Phelps, The Institutional Logic of Writing Programs

Phelps, Louise Wetherbee. “The Institutional Logic of Writing Programs: Catalyst, Laboratory, and Pattern for Change.” In The Politics of Writing Instruction: Postsecondary. Eds. Richard Bullock and John Trimbur. Portsmouth, NH: Boynton/Cook Publishers, 1991. 155-170.

Instead of focusing on what the relationship between rhet/comp and literature can be in an English department, Phelps takes a step back, widens the scope, and discusses what a independent writing program can do for the institution as a whole. Higher education is going through a multifacted crisis (the devaluing of teaching and undergraduate education due to the focus on research, the absence of community due to specialization, and the employment of under-paid, under-trained part-time and graduate teachers), but the theoretical foundations of a writing program makes it a prime candidate for a site of institutional change: the field of composition highly values quality pedagogy and undergraduate education; a writing program serves the whole institution and therefore must reach out across disciplines; and the large, diverse cohort of teachers allows for the construction of professional communities. Writing programs must confront several challenges to be viable. In addition to negotiating the local political and institutional constraints of each university, writing programs have unique budget, space, technology, labor, tenure, evaluation, and structural needs that must be administratively met in order for the writing program to be viable.

Quotable Quotes

“The most important contribution I think writing programs can make, though, with respect to higher education at large, is to exemplify the struggle to foster community in the face of the prevailing mood of skepticism, critique of all cultural institutions and their traditions, radical individualism, and loss of fellowship that troubles our colleges and universities” (167) – through community building and professional development of professors, part-time, grad students, undergraduates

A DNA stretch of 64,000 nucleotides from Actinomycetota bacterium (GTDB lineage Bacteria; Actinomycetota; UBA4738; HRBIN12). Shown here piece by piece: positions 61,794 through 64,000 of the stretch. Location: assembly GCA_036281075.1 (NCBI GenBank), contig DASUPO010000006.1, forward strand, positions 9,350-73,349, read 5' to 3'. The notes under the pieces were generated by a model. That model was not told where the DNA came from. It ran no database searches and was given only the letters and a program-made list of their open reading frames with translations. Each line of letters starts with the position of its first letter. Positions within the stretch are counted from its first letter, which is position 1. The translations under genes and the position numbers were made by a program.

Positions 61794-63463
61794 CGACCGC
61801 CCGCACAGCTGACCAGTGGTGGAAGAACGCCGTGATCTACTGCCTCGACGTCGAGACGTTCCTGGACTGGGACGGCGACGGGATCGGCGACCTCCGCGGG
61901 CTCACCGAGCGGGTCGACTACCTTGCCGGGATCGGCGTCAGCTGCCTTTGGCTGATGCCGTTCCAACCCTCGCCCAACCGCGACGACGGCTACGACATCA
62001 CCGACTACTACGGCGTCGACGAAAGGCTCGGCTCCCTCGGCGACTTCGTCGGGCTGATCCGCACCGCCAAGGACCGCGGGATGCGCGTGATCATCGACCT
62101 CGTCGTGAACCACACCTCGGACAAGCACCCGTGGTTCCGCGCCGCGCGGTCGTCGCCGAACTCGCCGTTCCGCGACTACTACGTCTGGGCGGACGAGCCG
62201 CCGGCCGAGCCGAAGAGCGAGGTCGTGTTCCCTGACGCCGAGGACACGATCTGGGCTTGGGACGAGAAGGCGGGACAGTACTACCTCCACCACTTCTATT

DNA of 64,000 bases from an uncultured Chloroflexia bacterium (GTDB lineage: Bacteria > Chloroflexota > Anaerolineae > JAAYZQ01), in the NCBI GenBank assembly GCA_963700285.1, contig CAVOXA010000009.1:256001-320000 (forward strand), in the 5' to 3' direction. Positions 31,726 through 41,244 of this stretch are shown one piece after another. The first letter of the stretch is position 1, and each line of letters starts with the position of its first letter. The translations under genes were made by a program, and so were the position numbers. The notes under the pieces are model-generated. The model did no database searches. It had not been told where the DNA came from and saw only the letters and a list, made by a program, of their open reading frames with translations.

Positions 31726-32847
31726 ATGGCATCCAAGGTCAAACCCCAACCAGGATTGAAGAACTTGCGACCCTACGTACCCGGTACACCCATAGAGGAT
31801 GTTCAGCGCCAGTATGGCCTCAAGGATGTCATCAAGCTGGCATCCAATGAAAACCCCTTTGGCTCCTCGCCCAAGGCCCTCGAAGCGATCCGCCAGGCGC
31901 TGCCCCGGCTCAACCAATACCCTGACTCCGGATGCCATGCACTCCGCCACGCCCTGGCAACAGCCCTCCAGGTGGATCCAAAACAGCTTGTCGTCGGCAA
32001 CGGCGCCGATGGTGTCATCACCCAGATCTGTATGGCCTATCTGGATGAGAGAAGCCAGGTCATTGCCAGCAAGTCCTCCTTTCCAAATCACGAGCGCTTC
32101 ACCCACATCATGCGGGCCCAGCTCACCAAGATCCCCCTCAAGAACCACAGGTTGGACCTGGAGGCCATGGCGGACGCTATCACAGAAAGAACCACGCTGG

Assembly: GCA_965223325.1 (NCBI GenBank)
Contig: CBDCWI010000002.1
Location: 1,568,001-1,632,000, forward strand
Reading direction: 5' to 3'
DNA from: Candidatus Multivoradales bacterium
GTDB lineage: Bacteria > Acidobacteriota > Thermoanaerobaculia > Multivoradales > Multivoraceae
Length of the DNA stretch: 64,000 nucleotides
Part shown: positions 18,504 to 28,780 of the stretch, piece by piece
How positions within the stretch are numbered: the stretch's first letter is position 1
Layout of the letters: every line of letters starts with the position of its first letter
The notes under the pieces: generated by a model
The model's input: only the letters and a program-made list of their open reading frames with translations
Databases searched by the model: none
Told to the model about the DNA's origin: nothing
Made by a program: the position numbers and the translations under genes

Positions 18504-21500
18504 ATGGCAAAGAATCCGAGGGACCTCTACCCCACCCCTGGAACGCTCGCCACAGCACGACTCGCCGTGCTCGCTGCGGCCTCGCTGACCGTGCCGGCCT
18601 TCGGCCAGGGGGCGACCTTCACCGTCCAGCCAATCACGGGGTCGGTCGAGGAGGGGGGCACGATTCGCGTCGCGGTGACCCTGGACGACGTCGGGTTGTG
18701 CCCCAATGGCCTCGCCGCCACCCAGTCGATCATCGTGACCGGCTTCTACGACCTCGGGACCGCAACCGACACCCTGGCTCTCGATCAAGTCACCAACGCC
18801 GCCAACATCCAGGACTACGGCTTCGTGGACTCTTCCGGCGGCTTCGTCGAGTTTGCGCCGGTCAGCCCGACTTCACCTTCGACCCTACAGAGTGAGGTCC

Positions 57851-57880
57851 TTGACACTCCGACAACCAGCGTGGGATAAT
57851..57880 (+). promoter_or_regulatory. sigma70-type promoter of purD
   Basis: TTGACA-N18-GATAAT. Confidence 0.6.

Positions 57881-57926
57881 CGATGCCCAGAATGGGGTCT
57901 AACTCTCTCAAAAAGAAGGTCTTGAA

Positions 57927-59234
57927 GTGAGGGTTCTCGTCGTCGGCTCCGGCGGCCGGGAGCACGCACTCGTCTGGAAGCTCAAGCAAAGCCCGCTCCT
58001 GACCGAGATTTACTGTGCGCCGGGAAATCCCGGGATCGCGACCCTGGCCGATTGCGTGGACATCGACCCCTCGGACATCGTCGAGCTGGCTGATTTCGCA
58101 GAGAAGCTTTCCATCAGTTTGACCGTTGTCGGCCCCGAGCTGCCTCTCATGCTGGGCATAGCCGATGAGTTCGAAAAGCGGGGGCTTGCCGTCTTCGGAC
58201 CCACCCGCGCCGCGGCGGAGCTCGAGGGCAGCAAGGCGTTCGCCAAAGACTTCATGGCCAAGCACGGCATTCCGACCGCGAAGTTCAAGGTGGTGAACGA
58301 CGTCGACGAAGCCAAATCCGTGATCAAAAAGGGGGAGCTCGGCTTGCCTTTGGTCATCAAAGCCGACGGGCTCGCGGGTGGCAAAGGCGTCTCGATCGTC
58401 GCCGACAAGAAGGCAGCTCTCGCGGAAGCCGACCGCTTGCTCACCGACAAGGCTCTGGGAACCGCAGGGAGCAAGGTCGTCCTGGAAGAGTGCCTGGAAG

“With luck, and propitious local circumstances, this situational fit enables writing programs to become a positive force for change by enacting their own logic: operating experimentally and hypothetically; nuturing a fragile sense of community in talk, text, and collaborative work; and seeking interdependencies where they can find them.” (168)

“the concrete practices of community” (167)

Notable Notes

rhetorical concept of kairos – fitting into the historical and situational context – by having writing programs lead institutional change (168) 

the field of rhetoric/composition as a model, a logic for writing programs to develop and follow

get out of the trap of quibbling over departmental structure

use Syracuse as a model

Ernest Boyer (Carnegie Foundation) – higher ed reform that Phelps bases her argument for writing programs on

Themes of the disciplines that work for institutional change:

  1. writing helps students become active learners and meaning-makers
  2. common literacy strategies adapted for diverse rhetorical situations
  3. collaborative work
  4. communicate patiently through hands-on talk and text – create a community (163)

Challenges 164-166

Writing program acts as collaborator and as a catalyst, an experimenter, for change.